7 questions successful managers need to ask and answer
When employees are more engaged, it often helps business to reduce staff turnover, improve productivity and efficiency, retain customers, and ...
In my coaching practice, I found that one of the most common coaching concerns from Managers is “How can I get my staff to move towards excellence and improve?
Engaging and mobilizing employees can sometimes feel like a daunting task. I have one manager coming to me after some pep talks with his employees, saying : “ I don’t get it that they don’t get it?
Don’t they understand that if they don’t get better at being more responsible, giving more priority in developing their own staffs and etc, there will be consequences!”
Instead of waiting for annual performance reviews, managers could have regular and informal feedback sessions on how each employee is doing, and what is expected of them.
Here are 7 simple questions that every manager can answer and ask with their employees during these conversations:
Question 1 : What do I expect from you?
Many employees are frustrated because they feel like they have to read their manager’s mind. Being specific and clear and precise in requests and expectations is a good practice especially during the initial parts of a relationship or for a new responsibility/task. Managers often either assume that their employees already know all those details or give excuses for not having enough time to spell out the details.
Question 2 : What are you doing well?
People want to know what they are doing well. This is a question that Managers can answer and Employees can attempt to ask themselves. We all have blind spots and even as a manager, you can find out more about your employees’ perspectives of their strengths. You will be surprise that this can be a great question to enlighten each other.
Question 3 : What can you be doing better?
If I don’t know what I am doing wrong or my limitations, I can’t change or improve. As an employee, I want to know what specific areas I need to work on, and where the gaps are if I worked on will help me be more effective employee. This is also another question for the Managers to answer and Employees to ask themselves, in order to explore possible areas for development.
Question 4 : What do I want you to do better?
Together with the employee, the managers need to look at which area to improve is critical or essential. As a manager, it is important to prioritize and ensure that these goals for development are also aligned with the organization’s or department’s or team’s business goals.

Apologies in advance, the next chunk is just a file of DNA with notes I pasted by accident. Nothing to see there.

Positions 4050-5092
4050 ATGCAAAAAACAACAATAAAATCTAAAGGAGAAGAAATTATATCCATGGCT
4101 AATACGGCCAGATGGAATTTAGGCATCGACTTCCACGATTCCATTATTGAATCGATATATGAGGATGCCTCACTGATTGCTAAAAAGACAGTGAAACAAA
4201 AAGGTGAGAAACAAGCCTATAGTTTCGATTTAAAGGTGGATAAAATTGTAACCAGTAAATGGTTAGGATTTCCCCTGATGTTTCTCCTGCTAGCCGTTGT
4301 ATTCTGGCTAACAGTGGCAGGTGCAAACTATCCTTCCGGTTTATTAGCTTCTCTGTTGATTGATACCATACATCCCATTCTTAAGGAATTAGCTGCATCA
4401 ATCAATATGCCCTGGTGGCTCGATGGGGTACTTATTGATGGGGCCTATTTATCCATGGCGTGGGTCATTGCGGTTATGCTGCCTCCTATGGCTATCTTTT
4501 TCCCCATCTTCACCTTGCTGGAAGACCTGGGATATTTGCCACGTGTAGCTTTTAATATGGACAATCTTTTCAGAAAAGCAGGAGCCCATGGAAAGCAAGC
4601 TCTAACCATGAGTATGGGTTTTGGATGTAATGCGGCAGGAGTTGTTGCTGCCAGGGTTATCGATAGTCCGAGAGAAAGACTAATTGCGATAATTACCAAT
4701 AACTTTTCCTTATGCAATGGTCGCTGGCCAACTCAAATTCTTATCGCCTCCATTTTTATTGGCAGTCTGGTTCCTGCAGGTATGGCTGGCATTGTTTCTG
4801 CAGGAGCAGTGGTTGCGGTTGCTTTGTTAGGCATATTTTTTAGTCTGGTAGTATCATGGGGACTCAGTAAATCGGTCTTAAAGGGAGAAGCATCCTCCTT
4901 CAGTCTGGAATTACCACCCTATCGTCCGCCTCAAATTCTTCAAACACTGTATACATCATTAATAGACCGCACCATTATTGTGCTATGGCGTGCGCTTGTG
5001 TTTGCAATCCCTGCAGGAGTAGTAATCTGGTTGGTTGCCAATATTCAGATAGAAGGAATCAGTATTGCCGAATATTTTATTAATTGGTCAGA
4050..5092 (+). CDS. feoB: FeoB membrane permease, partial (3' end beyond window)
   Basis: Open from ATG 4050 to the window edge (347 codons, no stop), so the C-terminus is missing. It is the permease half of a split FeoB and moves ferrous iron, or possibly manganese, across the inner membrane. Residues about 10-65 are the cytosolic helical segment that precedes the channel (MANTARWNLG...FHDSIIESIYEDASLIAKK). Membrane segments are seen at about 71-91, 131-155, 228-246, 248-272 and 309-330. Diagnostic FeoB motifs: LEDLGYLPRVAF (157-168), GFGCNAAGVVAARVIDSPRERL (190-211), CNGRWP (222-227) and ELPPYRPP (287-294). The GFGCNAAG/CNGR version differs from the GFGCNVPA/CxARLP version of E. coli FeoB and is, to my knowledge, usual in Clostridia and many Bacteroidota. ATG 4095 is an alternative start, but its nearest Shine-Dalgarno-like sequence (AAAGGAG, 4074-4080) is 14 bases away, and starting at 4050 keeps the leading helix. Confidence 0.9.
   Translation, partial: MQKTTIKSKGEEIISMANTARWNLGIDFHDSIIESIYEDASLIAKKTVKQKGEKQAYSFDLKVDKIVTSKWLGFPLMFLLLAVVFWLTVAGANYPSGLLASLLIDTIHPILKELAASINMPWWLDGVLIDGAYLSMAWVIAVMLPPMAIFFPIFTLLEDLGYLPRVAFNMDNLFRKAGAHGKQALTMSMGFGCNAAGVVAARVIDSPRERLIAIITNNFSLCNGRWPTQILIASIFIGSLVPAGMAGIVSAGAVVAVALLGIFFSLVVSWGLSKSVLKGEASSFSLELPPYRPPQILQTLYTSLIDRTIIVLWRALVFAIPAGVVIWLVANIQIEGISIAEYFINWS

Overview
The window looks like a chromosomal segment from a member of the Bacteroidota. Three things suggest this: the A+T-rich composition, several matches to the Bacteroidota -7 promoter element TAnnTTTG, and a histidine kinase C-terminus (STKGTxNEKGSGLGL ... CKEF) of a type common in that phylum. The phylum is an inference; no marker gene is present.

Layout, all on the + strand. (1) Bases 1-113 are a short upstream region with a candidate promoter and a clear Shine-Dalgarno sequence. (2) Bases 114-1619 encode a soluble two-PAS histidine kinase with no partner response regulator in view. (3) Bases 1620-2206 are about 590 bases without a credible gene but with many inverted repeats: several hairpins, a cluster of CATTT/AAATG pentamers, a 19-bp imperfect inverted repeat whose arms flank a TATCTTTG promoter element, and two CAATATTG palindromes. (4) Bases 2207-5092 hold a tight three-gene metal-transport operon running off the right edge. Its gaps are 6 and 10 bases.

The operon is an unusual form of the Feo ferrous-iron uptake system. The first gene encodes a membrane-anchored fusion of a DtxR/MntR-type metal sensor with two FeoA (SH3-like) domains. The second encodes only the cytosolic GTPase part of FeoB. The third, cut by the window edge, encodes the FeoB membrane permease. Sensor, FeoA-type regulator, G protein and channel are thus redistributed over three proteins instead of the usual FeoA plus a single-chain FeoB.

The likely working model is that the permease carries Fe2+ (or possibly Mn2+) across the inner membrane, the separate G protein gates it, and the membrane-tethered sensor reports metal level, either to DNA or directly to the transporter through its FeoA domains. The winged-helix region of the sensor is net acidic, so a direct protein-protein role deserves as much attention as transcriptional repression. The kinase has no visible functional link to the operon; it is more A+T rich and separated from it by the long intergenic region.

Question 5 : What will happen if you improve?
Question 6 : What will happen if you don’t improve?
Questions 5 and 6 are great questions for the employees. Every action or no action will have its consequences (positive and negative). Consequences seldom just affect only the employees themselves, most often it will extend to the people around them, people they worked with (i.e customers, colleagues, bosses, subordinates, etc), the team, the department, and the organization as a whole.
Question 7 : How can I help you?
While all these questions are important, the last question is especially important. It shows the employees that the manager cares and wanted to support their growth.
When employees are more engaged, it often helps business to reduce staff turnover, improve productivity and efficiency, retain customers, and make more profits. Most importantly, engaged employees are happier and driven, both at work and in their lives.
For more information about engaging and mobilizing employees, please contact Samuel at email@example.com
Samuel, the Managing Director and Founder of BEACON, is a certified Marshall Goldsmith Stakeholder Centered Coach, NewField coach and Professional Certified Coach (PCC) with International Coach Federation (ICF).
As an Executive Coach, he helps companies to develop their high potential and to continuously develop current executives’ leadership skills so as to ensure company continued success and profitability. He support new managers and senior executives become effective leaders.